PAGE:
James Church: Bamboo and Blood
St Martin’s Press, 2008
After Inspector O’s slightly disappointing second outing, James Church is back on form with the third novel in the series, Bamboo and Blood. In another fast-paced story, set against the backdrop of the North Korean 1997 famine and the US-DPRK talks in Geneva, Inspector O is given his usual unsatisfactory mission (“just sweep up a few facts, and don’t dig too deep”) by his boss who always knows more than he lets on. Arms dealers and Mossad agents spice up the tale with an international flavour, all told with Church’s drily witty prose.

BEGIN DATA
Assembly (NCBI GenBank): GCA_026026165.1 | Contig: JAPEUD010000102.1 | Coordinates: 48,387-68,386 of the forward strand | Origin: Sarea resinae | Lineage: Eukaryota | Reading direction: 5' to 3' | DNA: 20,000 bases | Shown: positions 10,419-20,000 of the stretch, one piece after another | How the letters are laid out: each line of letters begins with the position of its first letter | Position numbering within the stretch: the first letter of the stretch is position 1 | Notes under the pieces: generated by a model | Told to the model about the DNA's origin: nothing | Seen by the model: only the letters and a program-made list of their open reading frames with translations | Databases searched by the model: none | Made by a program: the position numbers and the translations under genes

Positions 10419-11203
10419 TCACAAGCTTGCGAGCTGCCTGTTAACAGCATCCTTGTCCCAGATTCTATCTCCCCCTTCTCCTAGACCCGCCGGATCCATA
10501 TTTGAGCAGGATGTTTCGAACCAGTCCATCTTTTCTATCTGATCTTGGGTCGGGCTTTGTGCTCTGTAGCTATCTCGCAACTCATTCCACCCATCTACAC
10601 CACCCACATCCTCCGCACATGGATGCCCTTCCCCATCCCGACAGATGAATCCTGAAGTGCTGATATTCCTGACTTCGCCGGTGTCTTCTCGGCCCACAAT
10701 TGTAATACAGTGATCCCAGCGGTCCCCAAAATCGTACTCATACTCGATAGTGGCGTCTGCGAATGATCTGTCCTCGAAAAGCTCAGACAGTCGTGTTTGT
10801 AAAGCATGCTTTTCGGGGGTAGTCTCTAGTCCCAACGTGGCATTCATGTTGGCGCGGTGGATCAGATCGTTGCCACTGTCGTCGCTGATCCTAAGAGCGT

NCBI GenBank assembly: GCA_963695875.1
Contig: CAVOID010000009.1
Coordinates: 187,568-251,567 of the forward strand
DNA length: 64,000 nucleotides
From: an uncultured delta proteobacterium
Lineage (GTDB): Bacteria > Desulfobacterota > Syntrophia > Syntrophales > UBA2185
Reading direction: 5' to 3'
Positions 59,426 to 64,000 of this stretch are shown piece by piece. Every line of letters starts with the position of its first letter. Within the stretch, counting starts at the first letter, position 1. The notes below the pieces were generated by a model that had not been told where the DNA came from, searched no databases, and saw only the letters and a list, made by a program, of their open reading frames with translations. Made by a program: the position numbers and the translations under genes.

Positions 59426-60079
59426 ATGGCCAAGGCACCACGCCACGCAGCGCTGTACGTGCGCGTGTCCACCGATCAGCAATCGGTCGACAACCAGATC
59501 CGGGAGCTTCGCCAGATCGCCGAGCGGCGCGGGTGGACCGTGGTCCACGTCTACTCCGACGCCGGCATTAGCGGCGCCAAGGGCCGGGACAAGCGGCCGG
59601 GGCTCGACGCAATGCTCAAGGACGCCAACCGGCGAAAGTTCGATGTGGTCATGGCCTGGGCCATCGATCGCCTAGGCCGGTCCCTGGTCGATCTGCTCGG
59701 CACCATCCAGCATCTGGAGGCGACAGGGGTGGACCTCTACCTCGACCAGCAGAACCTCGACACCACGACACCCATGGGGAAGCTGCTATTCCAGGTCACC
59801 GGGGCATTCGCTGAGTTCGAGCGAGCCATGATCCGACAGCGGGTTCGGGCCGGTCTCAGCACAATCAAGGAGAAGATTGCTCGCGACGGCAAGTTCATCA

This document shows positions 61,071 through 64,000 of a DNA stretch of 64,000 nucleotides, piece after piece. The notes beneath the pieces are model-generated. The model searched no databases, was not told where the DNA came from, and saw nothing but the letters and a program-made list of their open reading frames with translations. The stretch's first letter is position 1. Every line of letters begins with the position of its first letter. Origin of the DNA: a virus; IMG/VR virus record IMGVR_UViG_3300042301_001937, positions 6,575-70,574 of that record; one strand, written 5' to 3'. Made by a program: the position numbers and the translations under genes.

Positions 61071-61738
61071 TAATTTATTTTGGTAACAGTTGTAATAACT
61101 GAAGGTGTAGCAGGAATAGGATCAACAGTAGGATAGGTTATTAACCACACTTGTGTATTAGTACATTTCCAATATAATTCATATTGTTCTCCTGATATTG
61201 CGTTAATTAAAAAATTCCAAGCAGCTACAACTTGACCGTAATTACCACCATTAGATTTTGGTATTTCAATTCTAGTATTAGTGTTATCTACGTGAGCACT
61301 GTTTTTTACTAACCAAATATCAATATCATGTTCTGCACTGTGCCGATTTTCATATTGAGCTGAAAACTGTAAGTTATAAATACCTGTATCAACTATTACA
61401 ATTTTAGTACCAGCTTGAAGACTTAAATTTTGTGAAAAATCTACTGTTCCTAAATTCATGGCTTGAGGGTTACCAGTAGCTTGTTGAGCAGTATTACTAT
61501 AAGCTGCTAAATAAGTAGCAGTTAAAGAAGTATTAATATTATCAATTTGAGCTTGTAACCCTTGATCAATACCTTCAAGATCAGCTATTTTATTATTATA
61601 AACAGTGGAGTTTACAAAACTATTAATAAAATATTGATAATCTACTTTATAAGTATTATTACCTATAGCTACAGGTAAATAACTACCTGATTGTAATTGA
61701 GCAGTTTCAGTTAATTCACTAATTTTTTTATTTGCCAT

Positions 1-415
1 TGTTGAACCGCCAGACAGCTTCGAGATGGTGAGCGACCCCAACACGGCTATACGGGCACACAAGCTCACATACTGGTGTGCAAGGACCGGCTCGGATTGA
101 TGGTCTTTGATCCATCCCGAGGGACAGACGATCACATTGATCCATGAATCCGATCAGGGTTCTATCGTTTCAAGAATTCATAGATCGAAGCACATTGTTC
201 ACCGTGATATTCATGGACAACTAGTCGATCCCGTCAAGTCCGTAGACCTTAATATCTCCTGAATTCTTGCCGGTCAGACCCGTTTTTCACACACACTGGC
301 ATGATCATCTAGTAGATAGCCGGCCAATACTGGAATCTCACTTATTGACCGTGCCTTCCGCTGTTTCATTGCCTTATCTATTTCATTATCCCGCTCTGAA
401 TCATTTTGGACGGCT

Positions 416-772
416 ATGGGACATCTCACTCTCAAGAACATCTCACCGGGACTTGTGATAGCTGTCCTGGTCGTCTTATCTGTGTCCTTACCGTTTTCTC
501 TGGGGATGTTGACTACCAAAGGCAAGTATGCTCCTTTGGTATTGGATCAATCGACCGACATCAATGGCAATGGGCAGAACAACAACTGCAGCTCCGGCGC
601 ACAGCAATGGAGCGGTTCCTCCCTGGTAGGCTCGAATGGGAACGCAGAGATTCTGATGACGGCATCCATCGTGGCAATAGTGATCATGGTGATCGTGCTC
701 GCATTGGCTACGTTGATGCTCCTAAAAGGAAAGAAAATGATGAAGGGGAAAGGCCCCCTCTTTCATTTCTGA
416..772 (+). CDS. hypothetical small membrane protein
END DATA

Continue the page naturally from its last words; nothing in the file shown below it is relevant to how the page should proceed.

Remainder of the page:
“You hungry? I’ll buy you lunch”. There hadn’t been food for lunch for a long time, but we still made the offer sometimes, out of habit.
The plot seems all to close to the bone:
Many of the events mentioned in this story actually happened, though not necessarily at the time, in the sequence, or exactly in the way they swirl around Inspector O. For that reason, and many others, this book is a work of fiction,
says Church in an introductory note. The fact that the story is so grounded in actual events adds to the enjoyment.